12. Love this explanation. Bella had bit issues so I put her in hackie’s bit less and she completely calmed down. This is my goal for pet. But would like to transition him from the ground instead of after the fact in the saddle. So thinking bending exercises. Have to make him a bit less because Bella’s is too small.

  13. Anna, I love this. I’ve loved every one of your articles. Thank you for taking the time to commit these ideas to words. It helps me so much.

    p.s. I’ve been riding my horse in a Dr Cook bridle since the spring. There was a bit of a learning curve … for me, not him. Overall, it has deepened my respect for him and made communication a two-way street. As a result, he is a happier saddle horse.

  14. Oh my…Lori Lundgreen brought tears to my eyes with her humility.
    The post by our Mentor,Anna, was poignant…and all of the conscious comments…I am very grateful.

    I have a dear sister-friend in the UK who invented this gorgeous bit less bridle
    and she is a nn judgemental voice for the horse as all of you are…what a blessing to hear your voices in the horses behalf!

    And,i, only 2 years into riding and with a myler bit…am humbly able to be her kindred spirit- friend without judgment by her. Though a true aspiration is to ride in that gorgeous Orbitless!

    Now about that energy of trust…that is all the bit a true partnership needs.

    Developing this with a Beloved equine is so different than with a homosapien…I am working on in it breath by breath…with a little help from you all…

    • I’ve seen three versions of that “wheel” sort of design and I have one. They are popular in Europe and I’ve seen more than a few upper level dressage horses in them. It’s a good alternative to the cross-under design… and I spent a day with Dale Myler a few years back, talking about bits. I do love those comfort snaffles of theirs. Again, hands are the real issues on any bit or bitless design.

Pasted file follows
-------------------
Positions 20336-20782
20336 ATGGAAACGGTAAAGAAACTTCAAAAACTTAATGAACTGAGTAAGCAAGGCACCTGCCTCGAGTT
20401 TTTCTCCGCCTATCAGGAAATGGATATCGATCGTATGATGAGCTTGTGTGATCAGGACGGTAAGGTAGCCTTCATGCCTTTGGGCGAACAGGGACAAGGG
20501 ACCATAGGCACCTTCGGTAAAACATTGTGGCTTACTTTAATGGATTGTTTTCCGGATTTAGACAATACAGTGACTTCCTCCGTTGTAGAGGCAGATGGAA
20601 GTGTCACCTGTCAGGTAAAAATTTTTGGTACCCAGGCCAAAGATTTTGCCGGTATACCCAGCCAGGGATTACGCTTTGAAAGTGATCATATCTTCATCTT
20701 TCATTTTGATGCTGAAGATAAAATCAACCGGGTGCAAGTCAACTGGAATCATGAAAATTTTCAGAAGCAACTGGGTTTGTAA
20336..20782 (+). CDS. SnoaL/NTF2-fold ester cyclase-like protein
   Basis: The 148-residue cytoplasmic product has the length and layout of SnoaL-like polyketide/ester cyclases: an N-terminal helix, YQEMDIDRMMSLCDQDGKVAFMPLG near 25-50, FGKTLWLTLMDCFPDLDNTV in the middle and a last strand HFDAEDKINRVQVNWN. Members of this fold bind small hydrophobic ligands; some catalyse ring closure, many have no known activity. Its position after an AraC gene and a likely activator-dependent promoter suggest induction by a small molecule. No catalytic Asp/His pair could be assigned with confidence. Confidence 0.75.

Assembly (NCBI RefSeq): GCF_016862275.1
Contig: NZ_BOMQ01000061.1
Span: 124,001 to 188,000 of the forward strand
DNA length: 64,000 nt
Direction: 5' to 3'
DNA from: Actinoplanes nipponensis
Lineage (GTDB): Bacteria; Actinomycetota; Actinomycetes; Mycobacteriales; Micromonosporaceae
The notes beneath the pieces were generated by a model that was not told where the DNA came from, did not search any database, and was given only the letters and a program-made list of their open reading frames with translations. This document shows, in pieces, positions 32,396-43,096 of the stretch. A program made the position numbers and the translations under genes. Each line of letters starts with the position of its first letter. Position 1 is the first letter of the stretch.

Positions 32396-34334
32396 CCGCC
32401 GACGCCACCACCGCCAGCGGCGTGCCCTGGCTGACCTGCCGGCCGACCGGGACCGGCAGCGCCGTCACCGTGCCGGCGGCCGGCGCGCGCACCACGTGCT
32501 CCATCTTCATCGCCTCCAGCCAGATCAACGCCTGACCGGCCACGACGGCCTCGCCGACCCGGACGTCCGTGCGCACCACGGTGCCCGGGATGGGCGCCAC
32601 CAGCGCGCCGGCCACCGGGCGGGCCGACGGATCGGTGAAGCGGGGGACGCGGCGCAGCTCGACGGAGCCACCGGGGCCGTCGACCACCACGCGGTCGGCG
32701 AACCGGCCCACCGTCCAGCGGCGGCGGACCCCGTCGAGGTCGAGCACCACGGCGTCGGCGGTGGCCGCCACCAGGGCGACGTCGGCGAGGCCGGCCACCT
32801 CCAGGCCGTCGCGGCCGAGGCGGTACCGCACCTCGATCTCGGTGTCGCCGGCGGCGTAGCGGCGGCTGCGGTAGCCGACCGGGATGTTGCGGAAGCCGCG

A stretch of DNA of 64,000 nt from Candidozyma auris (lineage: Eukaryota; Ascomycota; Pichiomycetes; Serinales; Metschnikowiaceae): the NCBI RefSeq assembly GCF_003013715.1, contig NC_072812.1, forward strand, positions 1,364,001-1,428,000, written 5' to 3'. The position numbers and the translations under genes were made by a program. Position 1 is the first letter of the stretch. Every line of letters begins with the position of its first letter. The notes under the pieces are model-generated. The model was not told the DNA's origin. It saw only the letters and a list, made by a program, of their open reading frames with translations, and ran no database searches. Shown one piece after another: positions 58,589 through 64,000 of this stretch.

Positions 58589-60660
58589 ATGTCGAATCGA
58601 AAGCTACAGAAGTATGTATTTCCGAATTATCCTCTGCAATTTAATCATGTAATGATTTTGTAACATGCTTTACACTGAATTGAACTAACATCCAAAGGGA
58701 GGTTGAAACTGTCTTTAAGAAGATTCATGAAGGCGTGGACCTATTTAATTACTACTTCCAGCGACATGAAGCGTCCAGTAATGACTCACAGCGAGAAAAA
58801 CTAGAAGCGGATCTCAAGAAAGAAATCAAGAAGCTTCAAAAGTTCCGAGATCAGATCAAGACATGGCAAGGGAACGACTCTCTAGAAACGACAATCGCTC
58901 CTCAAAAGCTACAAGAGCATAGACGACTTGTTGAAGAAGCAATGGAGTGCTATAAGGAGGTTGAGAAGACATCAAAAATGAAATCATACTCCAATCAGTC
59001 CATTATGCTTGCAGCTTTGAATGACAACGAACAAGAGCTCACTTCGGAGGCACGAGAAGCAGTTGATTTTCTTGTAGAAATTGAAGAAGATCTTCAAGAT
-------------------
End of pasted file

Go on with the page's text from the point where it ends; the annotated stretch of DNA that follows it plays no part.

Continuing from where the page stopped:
15. Dear Anna,

    I absolutely love this entry! Again I say . . . Please put your posts into a book so we can flip through the pages and be encouraged and reminded when we are fearful, doubtful, discouraged, frustrated. This one made my heart melt. You express the thoughts of so many of us so eloquently.

    Thank you! Jeannetta Kurth

    On Friday, September 30, 2016, Relaxed & Forward: AnnaBlakeBlog wrote:

    > Anna Blake posted: “Do you know how your bit works? No, I mean really. Not > some cowboy-on-YouTube’s fantasy about horses needing to learn to carry > cold metal on bone. Not some idiot in an English saddle that rides with a > twisted-wire in his horse’s mouth. I’m still stewing ” >

  16. I like reading and learning about bits. I find it so interesting all of the things that you can ask your horse to do with them. But it seems to me and hey what do I know, that the stuff they’re asking for is natural in a horse who is comfortable and is fit enough to do the task. Seems to me too that folks use bits in place of communication. I dunno. I’m just learning. Peaches and I use a bosal. I’m thinking she likes it because she puts her face in it herself. I like it because I have reins and a lead all in one, not the horse hair kind, I sold that one, I like the nice, soft marine rope. On my two other horses I use the halter and tie the lead for the reins. Either way it isn’t the rein that sends the signal nearly as much as them learning what I do with my body when I want to turn or stop. I guess neither of us is finished in anything at all so like I said, what do I know, but we all get along and nobody hurts anybody… on purpose. So we’ll keep learning together.